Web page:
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Portland, Ore. • Nat Borchers started spreading the word to his close friends around Major League Soccer in December. It wasn't as difficult of a decision as he once thought it would be. Just calling or texting those he shared the pitch with each year to let them know figured to be a challenge.

He was stepping away for good.

"I was at peace with it," he said.

A week after the 35-year-old former Real Salt Lake and Portland Timbers center back went public with his retirement, ending a 14-year professional career that included two MLS Cup titles and a Best XI selection, Borchers sips on his tea at his favorite breakfast spot in downtown Portland, Mother's Bistro, and explains how he embraced that time had come for him.

"It was humbling, for sure, to go through that process," he said. "It was also exhilarating because I had the opportunity to really think about where I'd been in my career and what I wanted to accomplish in the future. It really helped me make up my mind."

That was the season-ending Achilles injury that he suffered last July. It felt like a simple twisted ankle at the time, but it ended up being the last time the bearded defender would be on the field. It came as no surprise to him, either. Borchers admits that he struggled physically to get his body ready for trainings and games in 2016. He had regular soreness in his Achilles region, too.

"For me to basically end my career on this injury wasn't surprising to me," he said.

An infection in his leg landed him back in the hospital six weeks after surgery was performed to repair the tear. A second surgery was required that essentially removed everything the first accomplished. The 386 career appearances in MLS caught up. The 11 straight years of at least 2,000 minutes played, too.

The center back with the flaming red beard, the man nicknamed "The White Rhino" during his days in Salt Lake City, broke the news on his social media platforms last Friday that the boots were being put on the shelf permanently.

But he's not venturing too far from the white lines.

Borchers will join the Timbers broadcast team as a sideline reporter this season. He'll serve in that role for as many as nine home matches, including the first March 18 against the Houston Dynamo in which he'll also be honored by the Timbers.

"I'll be trading in my shin guards and cleats for a pair of nice black shoes," he said. "That'll probably be an emotional moment."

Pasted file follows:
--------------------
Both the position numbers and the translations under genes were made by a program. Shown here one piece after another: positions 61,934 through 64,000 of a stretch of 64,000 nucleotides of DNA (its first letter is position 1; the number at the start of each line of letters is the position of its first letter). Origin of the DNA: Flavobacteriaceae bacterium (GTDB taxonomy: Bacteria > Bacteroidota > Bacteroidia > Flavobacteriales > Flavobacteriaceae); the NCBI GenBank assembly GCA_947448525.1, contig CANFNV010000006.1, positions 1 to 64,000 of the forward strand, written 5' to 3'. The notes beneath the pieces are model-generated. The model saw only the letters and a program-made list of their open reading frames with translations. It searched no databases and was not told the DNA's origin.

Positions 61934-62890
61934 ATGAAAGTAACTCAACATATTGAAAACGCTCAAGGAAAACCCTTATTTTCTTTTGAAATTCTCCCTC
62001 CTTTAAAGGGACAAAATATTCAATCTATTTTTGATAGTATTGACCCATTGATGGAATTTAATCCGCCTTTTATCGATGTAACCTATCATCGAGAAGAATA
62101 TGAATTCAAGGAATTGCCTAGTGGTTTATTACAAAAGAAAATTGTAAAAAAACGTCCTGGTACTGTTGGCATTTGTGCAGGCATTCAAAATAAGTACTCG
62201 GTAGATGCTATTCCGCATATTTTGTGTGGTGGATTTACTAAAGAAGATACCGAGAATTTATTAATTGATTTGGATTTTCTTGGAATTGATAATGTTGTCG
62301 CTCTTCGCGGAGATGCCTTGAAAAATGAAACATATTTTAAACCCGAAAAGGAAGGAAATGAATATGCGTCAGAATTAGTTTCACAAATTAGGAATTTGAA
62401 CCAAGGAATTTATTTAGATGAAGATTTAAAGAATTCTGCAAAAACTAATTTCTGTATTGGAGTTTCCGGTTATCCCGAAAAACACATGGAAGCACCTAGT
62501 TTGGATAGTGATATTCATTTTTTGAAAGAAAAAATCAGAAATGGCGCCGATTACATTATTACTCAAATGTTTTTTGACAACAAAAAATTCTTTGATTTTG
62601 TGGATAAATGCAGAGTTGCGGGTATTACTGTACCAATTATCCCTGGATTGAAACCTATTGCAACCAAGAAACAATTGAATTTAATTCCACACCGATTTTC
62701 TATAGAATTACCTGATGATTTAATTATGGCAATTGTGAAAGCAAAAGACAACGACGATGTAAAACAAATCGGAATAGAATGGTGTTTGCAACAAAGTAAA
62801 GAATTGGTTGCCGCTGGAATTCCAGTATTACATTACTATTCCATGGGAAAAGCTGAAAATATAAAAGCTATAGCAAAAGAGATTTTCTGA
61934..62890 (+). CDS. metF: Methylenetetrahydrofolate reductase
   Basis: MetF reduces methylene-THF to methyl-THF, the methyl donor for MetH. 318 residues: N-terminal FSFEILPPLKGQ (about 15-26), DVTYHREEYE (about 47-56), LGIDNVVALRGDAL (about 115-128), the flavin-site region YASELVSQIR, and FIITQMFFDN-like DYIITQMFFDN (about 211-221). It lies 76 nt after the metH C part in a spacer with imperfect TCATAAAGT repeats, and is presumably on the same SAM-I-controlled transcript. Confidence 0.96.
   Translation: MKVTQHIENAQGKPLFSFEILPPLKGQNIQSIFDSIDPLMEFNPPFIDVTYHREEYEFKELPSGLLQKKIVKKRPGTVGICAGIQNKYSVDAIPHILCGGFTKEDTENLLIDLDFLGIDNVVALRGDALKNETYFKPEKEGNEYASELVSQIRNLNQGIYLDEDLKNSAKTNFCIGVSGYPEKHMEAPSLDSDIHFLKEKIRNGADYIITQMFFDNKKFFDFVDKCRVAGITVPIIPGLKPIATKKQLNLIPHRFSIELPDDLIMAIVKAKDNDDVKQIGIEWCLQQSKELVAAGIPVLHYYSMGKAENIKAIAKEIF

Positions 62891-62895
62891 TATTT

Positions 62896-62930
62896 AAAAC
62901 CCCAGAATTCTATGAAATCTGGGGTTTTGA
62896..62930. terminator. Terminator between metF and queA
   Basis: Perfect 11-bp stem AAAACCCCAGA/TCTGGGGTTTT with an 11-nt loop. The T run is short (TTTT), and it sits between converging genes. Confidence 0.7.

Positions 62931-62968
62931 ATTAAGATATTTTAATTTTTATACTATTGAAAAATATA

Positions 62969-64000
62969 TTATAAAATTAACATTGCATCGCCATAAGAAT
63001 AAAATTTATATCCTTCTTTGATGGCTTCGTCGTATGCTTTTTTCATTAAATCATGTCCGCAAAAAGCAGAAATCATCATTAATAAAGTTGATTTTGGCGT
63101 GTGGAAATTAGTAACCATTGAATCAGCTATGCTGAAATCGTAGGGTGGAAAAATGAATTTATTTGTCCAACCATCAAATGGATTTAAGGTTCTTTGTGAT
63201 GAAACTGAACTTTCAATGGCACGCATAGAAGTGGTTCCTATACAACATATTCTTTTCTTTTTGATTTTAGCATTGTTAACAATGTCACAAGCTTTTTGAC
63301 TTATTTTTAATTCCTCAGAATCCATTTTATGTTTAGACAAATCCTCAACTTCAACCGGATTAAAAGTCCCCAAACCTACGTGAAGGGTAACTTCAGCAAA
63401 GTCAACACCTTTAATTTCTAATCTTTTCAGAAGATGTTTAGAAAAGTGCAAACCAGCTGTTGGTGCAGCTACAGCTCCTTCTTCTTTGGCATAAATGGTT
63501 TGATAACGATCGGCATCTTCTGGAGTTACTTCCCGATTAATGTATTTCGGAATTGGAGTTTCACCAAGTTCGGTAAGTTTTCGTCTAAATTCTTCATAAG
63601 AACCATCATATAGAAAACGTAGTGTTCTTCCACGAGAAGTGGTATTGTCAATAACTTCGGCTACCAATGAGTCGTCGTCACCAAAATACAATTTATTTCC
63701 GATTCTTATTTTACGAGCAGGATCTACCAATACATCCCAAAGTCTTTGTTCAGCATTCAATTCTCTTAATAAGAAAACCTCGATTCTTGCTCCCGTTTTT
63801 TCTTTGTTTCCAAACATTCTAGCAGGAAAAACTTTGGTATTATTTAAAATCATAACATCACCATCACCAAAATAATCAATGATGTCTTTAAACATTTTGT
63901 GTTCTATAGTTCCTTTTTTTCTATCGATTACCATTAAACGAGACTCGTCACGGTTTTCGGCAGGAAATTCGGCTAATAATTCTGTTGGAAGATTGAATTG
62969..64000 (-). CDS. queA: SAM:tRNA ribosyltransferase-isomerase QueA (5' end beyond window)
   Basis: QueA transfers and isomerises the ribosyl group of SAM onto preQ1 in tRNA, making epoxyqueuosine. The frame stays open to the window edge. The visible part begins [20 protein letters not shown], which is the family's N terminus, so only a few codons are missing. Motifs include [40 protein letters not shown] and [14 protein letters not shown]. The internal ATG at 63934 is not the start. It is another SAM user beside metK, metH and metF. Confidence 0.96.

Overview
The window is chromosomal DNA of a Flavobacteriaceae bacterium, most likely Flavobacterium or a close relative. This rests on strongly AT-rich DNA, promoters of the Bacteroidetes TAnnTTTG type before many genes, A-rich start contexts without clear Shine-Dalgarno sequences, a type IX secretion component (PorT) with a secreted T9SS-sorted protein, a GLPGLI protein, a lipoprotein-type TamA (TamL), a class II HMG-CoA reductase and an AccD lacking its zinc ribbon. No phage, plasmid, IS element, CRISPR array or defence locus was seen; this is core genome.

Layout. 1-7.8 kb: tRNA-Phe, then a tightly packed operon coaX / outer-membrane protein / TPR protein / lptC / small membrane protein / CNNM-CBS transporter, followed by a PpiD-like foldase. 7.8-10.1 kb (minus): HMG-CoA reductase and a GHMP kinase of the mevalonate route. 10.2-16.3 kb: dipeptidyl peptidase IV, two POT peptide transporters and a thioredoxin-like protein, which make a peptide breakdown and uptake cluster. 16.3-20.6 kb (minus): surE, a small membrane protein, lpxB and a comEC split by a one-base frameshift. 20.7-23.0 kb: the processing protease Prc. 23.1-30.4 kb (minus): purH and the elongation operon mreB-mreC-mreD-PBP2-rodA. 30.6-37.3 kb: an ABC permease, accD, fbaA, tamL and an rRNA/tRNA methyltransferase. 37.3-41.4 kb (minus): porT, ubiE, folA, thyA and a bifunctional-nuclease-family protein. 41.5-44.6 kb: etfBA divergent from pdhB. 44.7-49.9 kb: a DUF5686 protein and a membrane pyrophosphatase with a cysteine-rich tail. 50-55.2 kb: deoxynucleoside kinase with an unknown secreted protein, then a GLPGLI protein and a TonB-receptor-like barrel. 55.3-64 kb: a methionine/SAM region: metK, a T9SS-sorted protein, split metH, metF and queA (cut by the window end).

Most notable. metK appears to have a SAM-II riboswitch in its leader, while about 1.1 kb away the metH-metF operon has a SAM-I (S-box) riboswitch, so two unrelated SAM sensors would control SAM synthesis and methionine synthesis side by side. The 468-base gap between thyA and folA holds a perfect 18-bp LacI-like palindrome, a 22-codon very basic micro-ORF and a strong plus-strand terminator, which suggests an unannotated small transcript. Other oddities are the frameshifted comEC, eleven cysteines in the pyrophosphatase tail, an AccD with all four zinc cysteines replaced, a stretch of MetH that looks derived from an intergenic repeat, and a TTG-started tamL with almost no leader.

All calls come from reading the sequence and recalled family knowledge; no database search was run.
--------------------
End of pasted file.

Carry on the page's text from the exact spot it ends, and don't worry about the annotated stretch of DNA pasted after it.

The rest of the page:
Those who've spoke to Borchers shouldn't be that caught off guard to see he's entering the world of broadcasting. Admittedly, he's always been enamored by that side, he said. And he understands that it will be a sink-or-swim moment for him with a suit and microphone in hand.

"It's going to depend on how well I like it, how well they like me, and I think how well I can learn to do the job for them," he said. "It's obviously something where you can't really practice for it. Just show up and try your best."

Borchers will remain active in the Rose City as a community ambassador and is eager to start his own real estate business in Oregon. Asked to reflect on the most enjoyable and torturous matches of his storied career, Borchers spoke of the heartbreak of the 2011 CONCACAF Champions League final loss at home.

His most memorable match? Leg 2 of the 2013 Western Conference semifinal against L.A. Galaxy. RSL lost the first leg in Southern California 1-0 and returned to Rio Tinto Stadium under the gun. RSL rallied to topple the Galaxy on its way to the 2013 MLS Cup final.

"That was the epitome of what we were," he said "We were this team of players. There weren't any superstars. It was just us against the world, and we brought down this team of megastars. We did it in a classy way, we did it with grit and tenacity and mostly because we played together and we were a great team."

In the back corner of the restaurant, Borchers paused to reflect on what stands out on the last 14 years as a professional. From stops in Colorado to Norway to Salt Lake and eventually Portland. The triumphs, the titles and the tears.

"If I'm going to be judged by anything, I want to be judged by my teammates, and if they were to say I'm a good teammate, that would give me the most pride," he said. "I think it's the relationships that I've had in this business, with my teammates, front office, fans even the media. These are all people I wouldn't have had a relationship with without this game."

— Chris Kamrani

Twitter: @chriskamrani